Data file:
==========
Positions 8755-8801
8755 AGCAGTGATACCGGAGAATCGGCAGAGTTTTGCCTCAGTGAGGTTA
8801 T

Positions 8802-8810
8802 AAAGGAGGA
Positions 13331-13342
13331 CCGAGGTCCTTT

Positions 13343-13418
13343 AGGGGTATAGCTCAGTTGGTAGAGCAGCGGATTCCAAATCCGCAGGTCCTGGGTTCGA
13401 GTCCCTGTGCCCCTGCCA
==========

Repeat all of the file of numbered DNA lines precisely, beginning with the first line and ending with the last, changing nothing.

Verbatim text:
Positions 8755-8801
8755 AGCAGTGATACCGGAGAATCGGCAGAGTTTTGCCTCAGTGAGGTTA
8801 T

Positions 8802-8810
8802 AAAGGAGGA
Positions 13331-13342
13331 CCGAGGTCCTTT

Positions 13343-13418
13343 AGGGGTATAGCTCAGTTGGTAGAGCAGCGGATTCCAAATCCGCAGGTCCTGGGTTCGA
13401 GTCCCTGTGCCCCTGCCA